The Glad Sounds of Eating

To eat is human, for it is then
that we are truly revealed,
putting our mouths around
what will become ourselves.

Yet how rarely is it depicted in art
in full gaping, masticating detail.
Instead, we get paintings of fruit or soup cans
or people gabbing around a table
while ignoring gustatory delicacies in plain view.

You would think Edward Hopper could have
shown the two women actually
eating some chop suey.

And would it have killed Norman Rockwell
to include among those grateful Americans
gleefully greeting their turkey
a chubby little boy in the corner
stuffing his face with dinner rolls?

All those paintings of the Last Supper?
Forget it. There’s nary a nibble,
not even from Judas before heading out
for the evening.

Thank goodness for Bruegel
who knew a peasant wedding feast
when he saw one, with real people
chowing down and licking their fingers.
You can hear the glad sounds of eating.

But there is no joy in Goya’s
Saturn Devouring His Son,
as a wild-eyed Saturn grasps his son’s body
like a Big Mac,
its pale limp buttocks
hanging below white knuckles,
to take another bloody bite.

I guess that’s why Goya left his painting
not for show but on the plaster wall
of his dining room
and why so few painters
elected to portray the darker things
that go on at dinnertime.

First published in Better Than Starbucks: Poetry and Fiction Journal, May 2021

Poems on YouTube

Hello, Poetry Fans. I’ve added some more videos of my poems to my YouTube channel. You can view them here

If you enjoy them, please share and/or subscribe. More to come. Stay well.

Learning to Feel

Learning to Feel by Gene Twaronite

First we must learn
to read the signals
then record them
in neural maps
of the self
to tell us which
emoticons to use

Some things are
easy to read
like two old friends
anger and fear
who barge in
without notice
and never want
to leave

Growing older
we learn to read
more complex signs
as the map grows
bigger and the self
moves out into
the world

We learn guilt
and shame
noting their every
stinging detail
learning how
to finesse
and suppress them
when the cost of
feeling becomes
too dear

We learn what
love is by
the marks it
leaves on us

We learn to
feel the pain
of another
and how to
make it ours

We learn to
listen for
the gentle rap
when joy
comes calling

And I will learn
when you are gone
there are
no signals
to tell me
what to feel

First published in The Journal of Undiscovered Poets, Issue #2

A Street Named Wherever

My prose poem was just published in the quarterly Burningword Literary Journal

Burningword is a quarterly publication focusing on emerging and established writers of poetry, short fiction, and short nonfiction, as well as artists creating original photography and digital art. Burningword has been published continuously since June 2000.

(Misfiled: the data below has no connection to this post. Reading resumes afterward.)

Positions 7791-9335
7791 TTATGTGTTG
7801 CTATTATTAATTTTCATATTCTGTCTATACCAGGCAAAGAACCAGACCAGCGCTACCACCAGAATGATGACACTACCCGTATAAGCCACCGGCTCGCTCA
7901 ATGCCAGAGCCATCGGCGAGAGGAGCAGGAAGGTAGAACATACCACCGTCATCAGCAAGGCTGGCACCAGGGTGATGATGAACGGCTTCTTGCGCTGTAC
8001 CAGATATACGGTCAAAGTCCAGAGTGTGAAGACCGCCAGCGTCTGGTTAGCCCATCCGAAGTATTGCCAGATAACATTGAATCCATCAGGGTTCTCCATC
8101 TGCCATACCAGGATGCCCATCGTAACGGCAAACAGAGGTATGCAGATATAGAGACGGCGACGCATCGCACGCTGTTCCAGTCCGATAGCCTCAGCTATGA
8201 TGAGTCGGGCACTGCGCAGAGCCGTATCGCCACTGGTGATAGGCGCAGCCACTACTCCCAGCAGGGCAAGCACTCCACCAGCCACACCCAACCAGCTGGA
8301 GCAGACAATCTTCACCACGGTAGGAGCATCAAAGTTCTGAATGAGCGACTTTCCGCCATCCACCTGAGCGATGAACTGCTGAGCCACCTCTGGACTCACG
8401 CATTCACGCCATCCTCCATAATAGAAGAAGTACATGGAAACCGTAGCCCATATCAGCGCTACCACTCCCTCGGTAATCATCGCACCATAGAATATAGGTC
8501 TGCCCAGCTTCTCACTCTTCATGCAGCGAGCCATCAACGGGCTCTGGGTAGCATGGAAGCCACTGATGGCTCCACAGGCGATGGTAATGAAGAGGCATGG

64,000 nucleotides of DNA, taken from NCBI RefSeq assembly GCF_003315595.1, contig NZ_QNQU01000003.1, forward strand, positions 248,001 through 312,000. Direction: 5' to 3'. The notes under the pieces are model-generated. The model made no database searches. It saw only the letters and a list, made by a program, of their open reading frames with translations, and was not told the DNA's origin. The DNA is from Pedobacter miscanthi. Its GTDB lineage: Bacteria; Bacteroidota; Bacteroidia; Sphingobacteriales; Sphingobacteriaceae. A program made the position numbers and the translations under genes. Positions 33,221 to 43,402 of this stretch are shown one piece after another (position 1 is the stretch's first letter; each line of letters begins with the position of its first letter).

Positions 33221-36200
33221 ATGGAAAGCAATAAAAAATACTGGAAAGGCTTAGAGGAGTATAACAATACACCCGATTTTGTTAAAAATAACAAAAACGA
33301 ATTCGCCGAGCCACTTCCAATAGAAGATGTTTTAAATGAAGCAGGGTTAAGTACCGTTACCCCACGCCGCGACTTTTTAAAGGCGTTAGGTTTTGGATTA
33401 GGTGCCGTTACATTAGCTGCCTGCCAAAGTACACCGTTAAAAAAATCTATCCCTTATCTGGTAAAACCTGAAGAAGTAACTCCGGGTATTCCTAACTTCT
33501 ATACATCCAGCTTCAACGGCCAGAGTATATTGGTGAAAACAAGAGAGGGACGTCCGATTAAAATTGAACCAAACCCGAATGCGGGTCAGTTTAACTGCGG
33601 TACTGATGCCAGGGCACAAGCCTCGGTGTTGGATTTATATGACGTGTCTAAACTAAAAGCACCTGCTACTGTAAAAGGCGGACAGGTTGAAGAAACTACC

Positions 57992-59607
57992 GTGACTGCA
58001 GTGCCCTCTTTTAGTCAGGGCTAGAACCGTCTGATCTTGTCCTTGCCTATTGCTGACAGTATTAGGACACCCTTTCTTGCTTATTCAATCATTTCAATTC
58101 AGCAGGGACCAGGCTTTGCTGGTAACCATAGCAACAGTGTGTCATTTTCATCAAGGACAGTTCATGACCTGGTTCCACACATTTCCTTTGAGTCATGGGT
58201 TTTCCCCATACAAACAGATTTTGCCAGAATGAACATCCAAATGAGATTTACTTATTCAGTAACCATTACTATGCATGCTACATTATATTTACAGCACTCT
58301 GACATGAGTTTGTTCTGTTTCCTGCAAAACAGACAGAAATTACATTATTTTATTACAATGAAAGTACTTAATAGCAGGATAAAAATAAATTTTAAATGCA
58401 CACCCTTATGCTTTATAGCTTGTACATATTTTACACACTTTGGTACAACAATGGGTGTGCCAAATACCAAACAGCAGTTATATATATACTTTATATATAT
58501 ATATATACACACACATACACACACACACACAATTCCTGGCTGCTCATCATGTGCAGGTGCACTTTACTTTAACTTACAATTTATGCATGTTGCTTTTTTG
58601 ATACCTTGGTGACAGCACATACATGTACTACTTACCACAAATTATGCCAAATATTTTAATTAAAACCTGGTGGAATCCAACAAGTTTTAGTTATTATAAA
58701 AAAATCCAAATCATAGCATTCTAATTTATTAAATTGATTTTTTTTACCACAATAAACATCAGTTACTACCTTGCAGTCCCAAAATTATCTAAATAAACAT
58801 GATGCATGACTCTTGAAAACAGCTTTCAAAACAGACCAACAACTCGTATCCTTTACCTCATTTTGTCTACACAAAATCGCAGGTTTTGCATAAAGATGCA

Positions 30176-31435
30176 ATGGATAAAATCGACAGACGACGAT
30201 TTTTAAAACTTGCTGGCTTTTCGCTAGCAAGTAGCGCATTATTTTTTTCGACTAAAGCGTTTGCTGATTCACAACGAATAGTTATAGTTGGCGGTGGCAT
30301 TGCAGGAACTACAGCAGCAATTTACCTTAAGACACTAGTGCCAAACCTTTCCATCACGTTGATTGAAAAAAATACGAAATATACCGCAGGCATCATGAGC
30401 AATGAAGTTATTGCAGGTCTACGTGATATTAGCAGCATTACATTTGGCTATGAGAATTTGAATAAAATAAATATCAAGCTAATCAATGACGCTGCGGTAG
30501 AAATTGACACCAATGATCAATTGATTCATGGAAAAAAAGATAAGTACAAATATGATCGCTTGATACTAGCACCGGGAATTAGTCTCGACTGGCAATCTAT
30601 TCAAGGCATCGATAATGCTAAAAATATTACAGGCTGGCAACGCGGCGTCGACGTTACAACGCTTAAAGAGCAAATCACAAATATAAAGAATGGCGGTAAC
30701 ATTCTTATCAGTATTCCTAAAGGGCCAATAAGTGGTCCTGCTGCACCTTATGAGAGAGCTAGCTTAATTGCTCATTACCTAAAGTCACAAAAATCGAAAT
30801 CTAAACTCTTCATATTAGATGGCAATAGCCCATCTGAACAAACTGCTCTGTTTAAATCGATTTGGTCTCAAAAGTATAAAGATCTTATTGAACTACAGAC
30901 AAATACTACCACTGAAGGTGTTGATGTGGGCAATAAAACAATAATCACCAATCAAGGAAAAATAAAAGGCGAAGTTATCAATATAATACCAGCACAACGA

What the Gargoyle Sees

My new poetry collection What the Gargoyle Sees has just been published by Kelsay Books. It’s a wide-ranging sci-fi collection of my poems ranging from science fiction and fantasy to myth, horror, and fairy tale retellings. Here’s a short review from the back cover:

What the Gargoyle Sees pairs creative settings with a realist’s eye—the book is full of moving poems that put Twaronite’s contemporary sensibility in settings rooted in myth, history, and invention. From the interstellar to the metaphysical, the poems take their occasions imaginatively—but rarely remain in the imagination alone. Instead, Twaronite melds the fabular with the particulars of lived experience. What the gargoyle truly sees, in the end, is the world we’ve made. It is what I like most about these poems: the way they start in the ether but find meaning in the heart.  

Tyler J. Meier, Executive Director, University of Arizona Poetry Center

Find out more about the book here:

Loved to Madness

My prose poem “Loved to Madness” was just published in the beautiful online journal Roanoke Review.

The poem is based on short story I wrote years ago that was also published in a literary journal and eventually published in my book Approaching Wilderness. Six Stories of Dementia. I loved the many images in this story and wanted to compress them into the fewest words. Hence this poem.


Two years ago, I was sitting in a crowded rooftop bar in Manhattan (sigh) when the bartender leaned over to tell me I was her doppelganger. I had to quickly access my memory banks to make sure I had the right meaning. It’s not exactly a word I hear a lot, especially when it’s from a young woman referring to me. I dedicate this poem to her, in hopes she is well wherever she may be. You can read it here on page 5 of the latest issue of Tipton Poetry Journal, where it has just been published

A Re-imagined America

As we celebrate this day of our national birth, let us re-imagine the country we claimed to be and the country we need to be. I can think of no better anthem to America than this poem “I, Too” by Langston Hughes. Let it ring out across the land!

I, too, sing America.

I am the darker brother.
They send me to eat in the kitchen
When company comes,
But I laugh,
And eat well,
And grow strong.

I’ll be at the table
When company comes.
Nobody’ll dare
Say to me,
“Eat in the kitchen,”

They’ll see how beautiful I am
And be ashamed—

I, too, am America.